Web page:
Though golf is considered a moderate risk activity, an in-depth look at golf reveals that overuse and poor technique can result in serious injury. At first glance, the golf swing may appear to be a relatively simple move. However, the swing requires a synchronized effort of muscle strength, timing, and coordination to generate high club-head speeds, often more than 100 mph.
Golf injuries originate either from overuse or from a traumatic origin and primarily affect the elbow, wrist, shoulder and the lumbar area. In regards to shoulder injuries, the lead shoulder, or the left shoulder in the right-handed golfer, is particularly vulnerable to injury. Common shoulder problems affecting golfers include rotator cuff tears, long head of the biceps tendon injuries, shoulder impingement, osteoarthritis, and shoulder joint instability.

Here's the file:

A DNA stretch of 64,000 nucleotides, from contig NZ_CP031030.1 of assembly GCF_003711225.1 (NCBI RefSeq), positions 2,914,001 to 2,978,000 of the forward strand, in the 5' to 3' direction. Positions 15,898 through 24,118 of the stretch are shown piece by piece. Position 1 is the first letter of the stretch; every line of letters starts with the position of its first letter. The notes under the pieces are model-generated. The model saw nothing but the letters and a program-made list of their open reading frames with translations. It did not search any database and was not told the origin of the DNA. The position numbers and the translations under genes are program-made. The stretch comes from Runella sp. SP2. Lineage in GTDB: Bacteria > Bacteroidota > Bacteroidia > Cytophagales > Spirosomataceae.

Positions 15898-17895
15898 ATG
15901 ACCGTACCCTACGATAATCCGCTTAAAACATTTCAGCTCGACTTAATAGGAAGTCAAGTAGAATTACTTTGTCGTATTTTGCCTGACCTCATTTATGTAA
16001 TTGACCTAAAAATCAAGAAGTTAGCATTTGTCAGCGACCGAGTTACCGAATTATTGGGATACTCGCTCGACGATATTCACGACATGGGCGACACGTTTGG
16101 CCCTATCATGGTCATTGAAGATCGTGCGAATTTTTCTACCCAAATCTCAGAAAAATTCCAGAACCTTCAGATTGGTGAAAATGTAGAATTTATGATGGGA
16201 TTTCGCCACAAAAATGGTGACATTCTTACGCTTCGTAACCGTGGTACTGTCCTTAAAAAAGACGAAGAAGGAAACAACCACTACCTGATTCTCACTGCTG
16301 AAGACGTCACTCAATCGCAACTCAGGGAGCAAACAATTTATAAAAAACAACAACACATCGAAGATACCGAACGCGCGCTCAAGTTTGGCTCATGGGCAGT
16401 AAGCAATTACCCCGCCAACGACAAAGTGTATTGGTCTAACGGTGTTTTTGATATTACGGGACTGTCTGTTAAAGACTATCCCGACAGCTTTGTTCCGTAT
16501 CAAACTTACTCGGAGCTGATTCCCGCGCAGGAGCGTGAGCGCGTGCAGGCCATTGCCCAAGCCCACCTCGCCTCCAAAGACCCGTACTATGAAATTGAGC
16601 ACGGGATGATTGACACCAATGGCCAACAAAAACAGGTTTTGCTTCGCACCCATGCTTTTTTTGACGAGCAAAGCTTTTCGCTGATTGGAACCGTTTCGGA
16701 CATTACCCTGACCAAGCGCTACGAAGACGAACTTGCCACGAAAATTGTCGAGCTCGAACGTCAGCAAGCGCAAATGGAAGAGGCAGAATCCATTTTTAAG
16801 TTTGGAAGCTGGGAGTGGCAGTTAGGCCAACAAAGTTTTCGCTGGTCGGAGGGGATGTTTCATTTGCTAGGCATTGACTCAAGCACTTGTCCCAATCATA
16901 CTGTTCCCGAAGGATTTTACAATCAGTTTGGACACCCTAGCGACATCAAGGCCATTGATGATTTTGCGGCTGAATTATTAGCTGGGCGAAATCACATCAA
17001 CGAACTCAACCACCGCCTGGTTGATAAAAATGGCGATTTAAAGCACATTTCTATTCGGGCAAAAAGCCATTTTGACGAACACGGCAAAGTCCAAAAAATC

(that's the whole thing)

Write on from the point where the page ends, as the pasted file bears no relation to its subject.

Most patients sustaining a golf related shoulder injury will respond to nonsurgical treatment, such as rest and a physical therapy program including: (a) muscular strengthening and flexibility; (b) a pre-game warm-up routine; and (c) the adjustment of an individual’s golf swing to meet their physical capacities and limitations through properly supervised golf lessons.
At the Cleveland Shoulder Institute, we highly encourage the adoption of our “Five Week Interval Golf Program.” This is a structured progressive rehabilitation program aimed at accelerating the return to play golf for our patients who suffered a shoulder injury or after undergoing a shoulder related surgery. This program is comprised of a set of several swings using different clubs performed three days a week, for four weeks. By the fifth week, our patients can enjoy a game of nine holes. For a copy of this golf interval program, visit http://bit.ly/clerehabgolf.
Golfers who fail to respond to nonsurgical treatment options can often return to competitive golf after appropriate surgical treatment. For more information on shoulder anatomy, disease, surgery and management, please call 844-SHOULDR (844-746-8537).